Instability Near The North Pole Caused 48 Rare Lightning Discharges

Eddie Gonzales Jr. –  – Lightning discharges near the North Pole do occur, but was observed this weekend is quite unusual.

The lightning was detected using Vaisala’s Global Lightning Detection network.

According to the National Weather Service and Vaisala, a private company that operates a worldwide lightning detection network as many as 48 lightning discharges were detected within 300 miles of the North Pole on August 10 (02:00 – 04:00 UTC, August 11).

Instability Near The North Pole Caused 48 Rare Lightning Discharges

Lightning strikes within 300 miles of the North Pole on Aug. 10. (NWS Fairbanks)

The number is much higher that scientists usually report.

“I wouldn’t say it’s never happened before, but it’s certainly unusual, and it piqued our attention,” NWS meteorologist in Fairbanks, Alaska, Ryan Metzger told the Washington Post.

“The lightning strikes mean that the atmosphere near the pole was unstable enough, with sufficient warm and moist air in the lower atmosphere, to give rise to thunderstorms. The loss of sea ice across the Arctic has led to sea surface temperatures that are much above average for this time of year, which may be contributing to unusually unstable air masses being pushed across the central Arctic Ocean,” Washington Post reports.

“The maximum number of lightning discharges in any one storm event was 7, typically see 3 or 4 lightning storms north of 80 degrees each summer. We usually detect fewer than 50 discharges in each of these storms,” Ryan Said, a research scientist for Vaisala who invented the GLD360 network to track lightning worldwide said.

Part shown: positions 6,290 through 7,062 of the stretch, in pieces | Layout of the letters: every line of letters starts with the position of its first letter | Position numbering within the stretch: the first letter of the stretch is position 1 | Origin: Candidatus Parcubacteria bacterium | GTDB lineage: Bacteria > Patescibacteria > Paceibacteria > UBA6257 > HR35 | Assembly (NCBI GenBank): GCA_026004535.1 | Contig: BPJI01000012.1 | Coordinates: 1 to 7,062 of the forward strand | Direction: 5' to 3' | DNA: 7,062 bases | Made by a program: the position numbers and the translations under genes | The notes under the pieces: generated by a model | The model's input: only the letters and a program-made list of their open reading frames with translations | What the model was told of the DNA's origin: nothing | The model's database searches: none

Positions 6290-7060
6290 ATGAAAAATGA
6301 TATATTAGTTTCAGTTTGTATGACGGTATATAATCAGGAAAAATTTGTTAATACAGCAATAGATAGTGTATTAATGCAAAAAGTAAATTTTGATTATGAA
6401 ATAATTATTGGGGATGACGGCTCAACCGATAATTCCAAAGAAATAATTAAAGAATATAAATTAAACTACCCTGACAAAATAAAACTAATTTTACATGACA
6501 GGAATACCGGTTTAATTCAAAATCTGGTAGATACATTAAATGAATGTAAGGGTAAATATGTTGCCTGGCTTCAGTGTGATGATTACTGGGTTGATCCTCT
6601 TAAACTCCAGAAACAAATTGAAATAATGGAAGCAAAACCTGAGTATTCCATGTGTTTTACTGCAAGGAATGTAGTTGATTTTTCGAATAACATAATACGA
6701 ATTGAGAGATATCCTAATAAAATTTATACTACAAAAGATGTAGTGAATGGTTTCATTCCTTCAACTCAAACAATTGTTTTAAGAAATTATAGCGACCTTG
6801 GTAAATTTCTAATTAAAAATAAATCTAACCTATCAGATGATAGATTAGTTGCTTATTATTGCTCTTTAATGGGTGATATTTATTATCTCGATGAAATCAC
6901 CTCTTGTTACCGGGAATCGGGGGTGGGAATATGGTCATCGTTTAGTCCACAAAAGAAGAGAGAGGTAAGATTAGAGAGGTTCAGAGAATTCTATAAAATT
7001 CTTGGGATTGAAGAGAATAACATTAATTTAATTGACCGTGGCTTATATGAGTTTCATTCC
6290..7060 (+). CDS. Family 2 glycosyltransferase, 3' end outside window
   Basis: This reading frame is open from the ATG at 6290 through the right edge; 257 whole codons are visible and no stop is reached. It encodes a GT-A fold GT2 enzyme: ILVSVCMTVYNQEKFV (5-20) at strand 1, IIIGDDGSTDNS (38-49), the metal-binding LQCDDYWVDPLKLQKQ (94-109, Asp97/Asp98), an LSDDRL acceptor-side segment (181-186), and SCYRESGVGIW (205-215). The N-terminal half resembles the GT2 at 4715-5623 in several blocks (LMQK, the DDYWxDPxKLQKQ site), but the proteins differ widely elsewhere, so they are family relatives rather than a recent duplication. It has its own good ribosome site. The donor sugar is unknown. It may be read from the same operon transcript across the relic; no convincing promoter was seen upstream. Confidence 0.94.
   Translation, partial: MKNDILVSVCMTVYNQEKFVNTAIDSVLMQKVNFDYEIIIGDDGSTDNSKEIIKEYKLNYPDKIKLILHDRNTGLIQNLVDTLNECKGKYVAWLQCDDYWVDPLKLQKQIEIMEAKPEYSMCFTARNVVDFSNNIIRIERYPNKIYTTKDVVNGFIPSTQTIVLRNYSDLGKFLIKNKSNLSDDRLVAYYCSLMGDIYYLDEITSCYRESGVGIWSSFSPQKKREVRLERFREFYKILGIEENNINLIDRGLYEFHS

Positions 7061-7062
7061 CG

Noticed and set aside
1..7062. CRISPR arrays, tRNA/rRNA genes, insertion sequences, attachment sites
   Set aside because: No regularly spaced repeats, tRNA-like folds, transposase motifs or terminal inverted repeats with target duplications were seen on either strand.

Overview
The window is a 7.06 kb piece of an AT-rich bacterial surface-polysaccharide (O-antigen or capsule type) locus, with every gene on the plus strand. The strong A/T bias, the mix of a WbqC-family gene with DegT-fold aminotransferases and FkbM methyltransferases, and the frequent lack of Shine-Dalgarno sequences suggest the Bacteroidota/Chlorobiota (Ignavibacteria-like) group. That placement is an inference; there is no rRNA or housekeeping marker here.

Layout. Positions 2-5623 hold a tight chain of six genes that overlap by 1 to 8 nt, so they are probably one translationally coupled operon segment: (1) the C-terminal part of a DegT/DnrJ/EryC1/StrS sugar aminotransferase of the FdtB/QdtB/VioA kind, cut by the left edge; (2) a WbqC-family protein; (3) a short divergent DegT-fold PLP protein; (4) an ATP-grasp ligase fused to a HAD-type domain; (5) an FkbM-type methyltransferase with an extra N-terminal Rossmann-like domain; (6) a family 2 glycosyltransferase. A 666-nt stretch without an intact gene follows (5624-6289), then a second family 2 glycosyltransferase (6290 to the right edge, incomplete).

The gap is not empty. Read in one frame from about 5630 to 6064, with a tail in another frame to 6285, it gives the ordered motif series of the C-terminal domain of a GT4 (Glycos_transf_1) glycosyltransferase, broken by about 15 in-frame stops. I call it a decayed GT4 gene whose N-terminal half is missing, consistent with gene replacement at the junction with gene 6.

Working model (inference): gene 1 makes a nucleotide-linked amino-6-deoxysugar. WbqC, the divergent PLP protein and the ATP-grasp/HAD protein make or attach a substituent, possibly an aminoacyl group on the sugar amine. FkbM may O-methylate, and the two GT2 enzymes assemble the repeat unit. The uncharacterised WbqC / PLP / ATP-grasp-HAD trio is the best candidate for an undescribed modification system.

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According to the National Snow and Ice Data Center in Boulder, Colo. Sea-ice extent is probably the lowest it has been in at least 1,500 years, based on recent research.


Scientists are cautious about interpreting the lightning as an unprecedented event, but it’s a rare event. So much lightning really shouldn’t be turning up that far north.

Although it will still remain relatively rare, near-polar lightning should become more common as the world continues to boil, Marshall Shepherd, an atmospheric scientist at the University of Georgia thinks we will see more of these “shocking” moments in the near future.

Researchers say the cause of the lightning strikes was due to instability near the pole with ample warm and moist air in the lower atmosphere giving rise to thunderstorms.

Written by Eddie Gonzales Jr. – Staff